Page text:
Flip this

Here’s an innocent little grenade-with-the-pin-out question rolled into the conversation about whether TED-ED has provided us with a whole new way of engaging students by moving content out of class time: on the same day, Plashing Vole is asking whether we shouldn’t be making attendance at conventional university lectures compulsory?

It looks like exactly the kind of retro thinking that academics get accused of, given how much we hear about flipping, collaborative learning, students as producers etc.  It could be dismissed as a product of the British higher education system, some kind of wistful cultural preference for discipline and proper behaviour. But as it happens I’ve recently been a bystander to the same deliberation, so it’s global.  If we put so much effort into preparing lectures, if we pay a higher rate for their delivery, and if we still structure quite a bit of the discussion and assessment in our teaching around the lecture as marquee event, the logic goes, then why don’t we back ourselves up by making students attend them?

There are some messy vanities bundled up in this question.  What does it say about my lecturing style or content if students vote with their feet and don’t show up?  (Worse, what if they do, but spend the whole time quietly sledging on social media?)  On the other hand, what happens to the students who do continue to attend, and start to feel like the last parishioners in a declining Anglican congregation?  Surely they have a right to feel aggrieved?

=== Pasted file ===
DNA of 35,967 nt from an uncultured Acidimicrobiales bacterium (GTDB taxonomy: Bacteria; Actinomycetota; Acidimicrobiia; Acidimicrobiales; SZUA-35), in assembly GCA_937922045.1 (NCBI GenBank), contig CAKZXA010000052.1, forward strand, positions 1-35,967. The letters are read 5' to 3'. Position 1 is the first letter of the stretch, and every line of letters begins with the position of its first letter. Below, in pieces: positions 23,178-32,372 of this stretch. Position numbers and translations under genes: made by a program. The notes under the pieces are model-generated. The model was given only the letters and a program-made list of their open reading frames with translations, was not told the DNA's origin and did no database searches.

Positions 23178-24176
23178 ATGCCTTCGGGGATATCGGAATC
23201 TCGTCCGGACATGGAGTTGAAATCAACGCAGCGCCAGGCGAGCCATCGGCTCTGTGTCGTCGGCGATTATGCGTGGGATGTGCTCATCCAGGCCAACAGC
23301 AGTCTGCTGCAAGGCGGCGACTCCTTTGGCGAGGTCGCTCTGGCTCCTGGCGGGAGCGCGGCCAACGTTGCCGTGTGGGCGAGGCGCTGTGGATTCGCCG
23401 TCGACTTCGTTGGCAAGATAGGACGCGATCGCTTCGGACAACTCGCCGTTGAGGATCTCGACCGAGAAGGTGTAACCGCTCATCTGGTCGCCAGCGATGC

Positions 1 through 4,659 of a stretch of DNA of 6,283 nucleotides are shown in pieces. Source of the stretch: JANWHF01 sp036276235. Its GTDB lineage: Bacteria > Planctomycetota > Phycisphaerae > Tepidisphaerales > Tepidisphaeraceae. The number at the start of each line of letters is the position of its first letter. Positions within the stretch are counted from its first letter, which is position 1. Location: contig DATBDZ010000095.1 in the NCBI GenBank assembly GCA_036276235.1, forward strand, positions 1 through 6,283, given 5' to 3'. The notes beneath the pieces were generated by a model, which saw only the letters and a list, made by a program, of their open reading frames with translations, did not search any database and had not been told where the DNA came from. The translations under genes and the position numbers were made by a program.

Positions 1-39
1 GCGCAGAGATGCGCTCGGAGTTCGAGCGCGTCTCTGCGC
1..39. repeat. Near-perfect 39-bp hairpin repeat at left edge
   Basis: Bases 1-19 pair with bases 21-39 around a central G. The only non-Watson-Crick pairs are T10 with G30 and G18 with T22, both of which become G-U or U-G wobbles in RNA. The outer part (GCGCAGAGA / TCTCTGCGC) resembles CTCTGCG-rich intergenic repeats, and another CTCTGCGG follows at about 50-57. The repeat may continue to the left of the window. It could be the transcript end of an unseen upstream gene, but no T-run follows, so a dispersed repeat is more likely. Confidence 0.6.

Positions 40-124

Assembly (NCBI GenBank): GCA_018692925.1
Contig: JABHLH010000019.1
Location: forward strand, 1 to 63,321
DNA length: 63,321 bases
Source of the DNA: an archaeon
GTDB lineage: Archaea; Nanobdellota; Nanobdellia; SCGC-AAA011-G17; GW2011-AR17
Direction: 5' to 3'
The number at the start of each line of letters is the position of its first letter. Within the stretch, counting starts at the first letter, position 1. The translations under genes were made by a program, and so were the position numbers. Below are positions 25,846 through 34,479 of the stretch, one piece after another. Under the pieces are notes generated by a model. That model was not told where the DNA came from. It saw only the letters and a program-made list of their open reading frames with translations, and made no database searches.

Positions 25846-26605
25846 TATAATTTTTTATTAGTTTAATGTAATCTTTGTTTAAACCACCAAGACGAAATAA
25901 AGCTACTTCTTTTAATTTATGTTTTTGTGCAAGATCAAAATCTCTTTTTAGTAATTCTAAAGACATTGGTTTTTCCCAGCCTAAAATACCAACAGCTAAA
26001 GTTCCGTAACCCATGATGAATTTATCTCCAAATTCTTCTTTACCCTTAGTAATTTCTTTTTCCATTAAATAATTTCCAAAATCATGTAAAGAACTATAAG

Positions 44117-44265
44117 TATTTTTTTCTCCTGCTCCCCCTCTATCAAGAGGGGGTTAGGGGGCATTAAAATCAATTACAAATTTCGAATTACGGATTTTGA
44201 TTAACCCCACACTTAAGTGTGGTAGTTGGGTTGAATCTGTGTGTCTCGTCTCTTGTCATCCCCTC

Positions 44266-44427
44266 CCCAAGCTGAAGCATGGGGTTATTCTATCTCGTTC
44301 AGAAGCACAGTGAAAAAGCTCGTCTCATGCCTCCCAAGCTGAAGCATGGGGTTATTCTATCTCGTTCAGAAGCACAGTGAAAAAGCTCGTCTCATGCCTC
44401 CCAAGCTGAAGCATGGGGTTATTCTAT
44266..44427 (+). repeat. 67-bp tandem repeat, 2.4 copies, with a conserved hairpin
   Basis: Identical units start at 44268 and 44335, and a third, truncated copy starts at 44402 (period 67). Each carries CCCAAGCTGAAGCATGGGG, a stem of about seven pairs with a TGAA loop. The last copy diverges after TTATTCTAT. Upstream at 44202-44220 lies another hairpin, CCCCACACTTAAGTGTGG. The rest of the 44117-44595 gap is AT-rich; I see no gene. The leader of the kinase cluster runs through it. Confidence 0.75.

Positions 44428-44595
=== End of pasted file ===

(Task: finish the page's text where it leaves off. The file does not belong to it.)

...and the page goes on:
But pride isn’t the real issue.  My colleagues are genuinely worried that students who bypass lectures miss out on key content that would help them perform effectively in assessment. None are sure how far to go in providing compensatory alternatives, including lectures slides, lecture recordings, and even potted versions of key points in person afterwards.  We’ll do our best, but there’s a point at which the email that says “I wasn’t at your lecture this week, if I missed anything important can you send me the notes?” does touch a tiny nerve.

So cheer up everyone: the case for the correlation between lecture attendance and grades is on our side, apparently.  The data is presented very effectively in the presentation embedded in this post by Jon Tulloch. Jon is responding to Plashing Vole, and the detailed evidence he’s gathered is worth working through (it’ll take two minutes, you won’t even need a cup of tea.)

There’s just the small problem—and Jon himself raises it in the final slide—that the clear correlation between attendance and grades doesn’t prove that attendance results in good grades; things could just as easily swing the other way.

So is there a good reason to make students attend lectures? Should we try to manipulate attendance like a kind of loyalty program or radio competition, with prizes for showing up? Or are we looking at it like welfare reporting and parole, with penalties for missing an appointment? And how are we going to know who shows up, as class sizes increase? If you’re going to make something compulsory, you do need a standard of evidence on which you can make a case for either incentives or penalties stick.